Preventing infection is a major challenge facing healthcare workers today. To meet that challenge, an industry has developed specialising in training people at all levels, from carers in homes for the elderly to senior hospital medics, to adopt proven safe practice.
Keeping up with the evolution of drug-resistant pathogens and research into the best techniques means that it is essential to refresh knowledge regularly and for organisations to ensure that staff are following the advice from their training. Family members caring for the sick and injured at home are also being targeted as a possible source of infection and front line defenders in the battle against it. Research into the effectiveness of infection control techniques has highlighted the size of the challenge and the fact that not everyone who could do so recognises their role or takes it seriously. The National Institute of Heath and Clinical excellence (NICE) issued guidance in 2012 and that guidance is due to be reviewed at the end of 2016.
Christine Carson, programme director at the Centre for Clinical Practice at NICE, said: “As a result of the rapid turnover of patients in acute care settings, complex care is increasingly being delivered in the community. This includes the care given to a large population group living at home and in care homes who have long-term conditions and who need to use catheters and venous access devices. Infection prevention in these settings is, therefore, just as important as in hospital. “Because much care is delivered by informal carers and family members – there are currently approximately six million unpaid carers in the UK, a number that is likely to increase with an aging population – this guideline is as applicable to them as it is to healthcare professionals. “The guideline states that everyone involved in providing care, including patients themselves, should be educated about the standard principles of infection prevention and control and trained in hand decontamination, the use of personal protective equipment, and the safe use and disposal of sharps. These issues should be at the top of the agenda for anyone who provides care for a patient, regardless of setting and regardless of whether they are a healthcare professional, an informal carer or a family member.”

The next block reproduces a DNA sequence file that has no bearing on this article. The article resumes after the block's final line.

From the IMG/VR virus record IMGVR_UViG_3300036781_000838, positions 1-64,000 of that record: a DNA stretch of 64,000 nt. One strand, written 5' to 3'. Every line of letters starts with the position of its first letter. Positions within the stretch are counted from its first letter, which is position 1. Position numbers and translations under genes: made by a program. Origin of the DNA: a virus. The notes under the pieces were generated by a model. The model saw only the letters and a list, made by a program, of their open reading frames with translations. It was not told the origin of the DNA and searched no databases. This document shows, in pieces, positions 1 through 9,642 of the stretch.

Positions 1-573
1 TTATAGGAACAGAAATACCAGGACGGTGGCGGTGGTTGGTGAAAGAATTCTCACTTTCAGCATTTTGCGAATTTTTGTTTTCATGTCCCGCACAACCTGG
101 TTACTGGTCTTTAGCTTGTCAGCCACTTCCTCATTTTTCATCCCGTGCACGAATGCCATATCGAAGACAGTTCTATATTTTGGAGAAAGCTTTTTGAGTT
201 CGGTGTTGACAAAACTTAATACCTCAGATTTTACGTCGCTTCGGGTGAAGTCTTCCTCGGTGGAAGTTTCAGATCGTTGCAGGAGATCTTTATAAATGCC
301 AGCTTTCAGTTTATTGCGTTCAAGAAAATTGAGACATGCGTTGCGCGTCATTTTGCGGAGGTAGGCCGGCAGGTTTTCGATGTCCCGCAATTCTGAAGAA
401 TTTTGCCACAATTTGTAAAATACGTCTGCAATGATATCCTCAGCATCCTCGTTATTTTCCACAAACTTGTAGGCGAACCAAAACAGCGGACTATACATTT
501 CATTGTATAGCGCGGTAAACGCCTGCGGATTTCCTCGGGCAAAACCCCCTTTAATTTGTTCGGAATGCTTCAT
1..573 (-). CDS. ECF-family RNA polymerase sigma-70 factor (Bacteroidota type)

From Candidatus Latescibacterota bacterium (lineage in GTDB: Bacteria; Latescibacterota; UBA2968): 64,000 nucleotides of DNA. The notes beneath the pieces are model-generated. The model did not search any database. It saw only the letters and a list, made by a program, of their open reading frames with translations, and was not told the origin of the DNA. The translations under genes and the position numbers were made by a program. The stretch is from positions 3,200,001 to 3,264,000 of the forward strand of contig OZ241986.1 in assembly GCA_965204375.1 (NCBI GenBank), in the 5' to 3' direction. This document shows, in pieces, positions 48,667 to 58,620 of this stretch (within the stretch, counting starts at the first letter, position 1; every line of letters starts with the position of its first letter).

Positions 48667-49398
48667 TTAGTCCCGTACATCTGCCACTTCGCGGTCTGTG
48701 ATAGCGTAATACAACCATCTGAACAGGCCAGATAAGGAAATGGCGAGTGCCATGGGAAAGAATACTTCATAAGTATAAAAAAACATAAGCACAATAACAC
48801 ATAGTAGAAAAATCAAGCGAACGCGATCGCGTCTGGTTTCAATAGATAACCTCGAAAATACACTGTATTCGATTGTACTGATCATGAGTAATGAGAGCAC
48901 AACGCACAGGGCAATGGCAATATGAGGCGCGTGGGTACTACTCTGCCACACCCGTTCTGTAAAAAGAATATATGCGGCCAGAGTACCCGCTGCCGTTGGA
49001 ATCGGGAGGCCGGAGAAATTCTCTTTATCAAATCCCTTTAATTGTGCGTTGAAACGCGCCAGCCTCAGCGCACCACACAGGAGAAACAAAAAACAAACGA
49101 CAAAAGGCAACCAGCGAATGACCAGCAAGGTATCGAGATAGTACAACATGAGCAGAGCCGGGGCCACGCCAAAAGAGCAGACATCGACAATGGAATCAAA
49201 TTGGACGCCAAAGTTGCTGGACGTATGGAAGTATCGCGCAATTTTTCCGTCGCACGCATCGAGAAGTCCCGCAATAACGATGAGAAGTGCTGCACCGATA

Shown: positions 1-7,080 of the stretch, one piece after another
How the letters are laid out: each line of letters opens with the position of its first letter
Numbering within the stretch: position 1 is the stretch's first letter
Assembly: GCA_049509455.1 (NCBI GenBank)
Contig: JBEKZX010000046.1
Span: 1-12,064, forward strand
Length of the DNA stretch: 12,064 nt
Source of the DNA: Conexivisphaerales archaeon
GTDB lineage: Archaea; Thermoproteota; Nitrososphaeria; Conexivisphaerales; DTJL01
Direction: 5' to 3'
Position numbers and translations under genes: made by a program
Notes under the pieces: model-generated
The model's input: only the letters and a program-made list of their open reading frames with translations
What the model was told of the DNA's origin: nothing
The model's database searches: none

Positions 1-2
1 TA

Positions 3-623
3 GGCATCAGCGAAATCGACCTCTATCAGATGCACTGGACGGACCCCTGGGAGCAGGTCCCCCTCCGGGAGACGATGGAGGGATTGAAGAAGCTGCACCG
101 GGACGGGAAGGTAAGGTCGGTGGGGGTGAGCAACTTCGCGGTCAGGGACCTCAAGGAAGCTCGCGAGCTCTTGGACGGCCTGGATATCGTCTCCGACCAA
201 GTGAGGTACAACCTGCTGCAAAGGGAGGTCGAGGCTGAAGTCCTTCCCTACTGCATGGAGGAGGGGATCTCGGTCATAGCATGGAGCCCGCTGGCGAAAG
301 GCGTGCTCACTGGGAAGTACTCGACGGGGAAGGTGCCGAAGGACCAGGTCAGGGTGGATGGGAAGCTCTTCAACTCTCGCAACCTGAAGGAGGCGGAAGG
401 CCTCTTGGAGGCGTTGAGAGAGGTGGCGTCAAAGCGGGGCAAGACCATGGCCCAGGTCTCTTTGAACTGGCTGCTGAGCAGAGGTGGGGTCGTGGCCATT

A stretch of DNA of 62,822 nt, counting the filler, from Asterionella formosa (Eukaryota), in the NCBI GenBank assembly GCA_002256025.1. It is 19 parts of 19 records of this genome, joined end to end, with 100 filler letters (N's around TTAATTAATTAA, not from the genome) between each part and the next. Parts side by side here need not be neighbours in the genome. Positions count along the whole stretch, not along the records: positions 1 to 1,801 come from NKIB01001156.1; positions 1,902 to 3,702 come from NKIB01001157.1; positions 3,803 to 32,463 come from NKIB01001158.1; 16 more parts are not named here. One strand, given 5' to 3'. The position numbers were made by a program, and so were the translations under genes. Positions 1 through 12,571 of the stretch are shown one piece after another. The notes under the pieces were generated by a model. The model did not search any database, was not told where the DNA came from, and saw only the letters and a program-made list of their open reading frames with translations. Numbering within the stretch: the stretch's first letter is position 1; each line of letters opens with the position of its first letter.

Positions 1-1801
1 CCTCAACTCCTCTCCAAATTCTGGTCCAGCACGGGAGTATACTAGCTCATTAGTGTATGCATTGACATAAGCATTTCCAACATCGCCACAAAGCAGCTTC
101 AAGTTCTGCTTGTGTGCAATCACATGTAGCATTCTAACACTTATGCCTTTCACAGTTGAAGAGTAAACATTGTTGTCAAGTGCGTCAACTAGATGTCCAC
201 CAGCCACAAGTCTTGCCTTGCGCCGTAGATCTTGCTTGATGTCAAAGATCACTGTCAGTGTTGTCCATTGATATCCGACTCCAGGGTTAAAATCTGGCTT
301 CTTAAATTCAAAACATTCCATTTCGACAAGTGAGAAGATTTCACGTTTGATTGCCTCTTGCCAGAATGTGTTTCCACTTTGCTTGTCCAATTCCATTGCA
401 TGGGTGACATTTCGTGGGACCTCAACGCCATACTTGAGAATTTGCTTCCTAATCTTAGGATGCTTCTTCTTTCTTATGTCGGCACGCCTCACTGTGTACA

Despite this advice and similar recommendations in other countries, the American Association for Professionals in Infection Control and Epidemiology recently issued a statement saying research in the state of New Mexico at 15 separate outpatient departments had shown hand washing was skipped in one third of cases. The authors of the study stated: “This project highlights the importance of assessing both the report of recommended infection prevention policies and practices, as well as behaviour compliance through observational audits. This is critical because there have been outbreaks and infection transmission to patients reported in outpatient settings due to these types of infection prevention breaches, including transmission of hepatitis B and C.” In every instance observed hand hygiene supplies had been readily available, according to the team.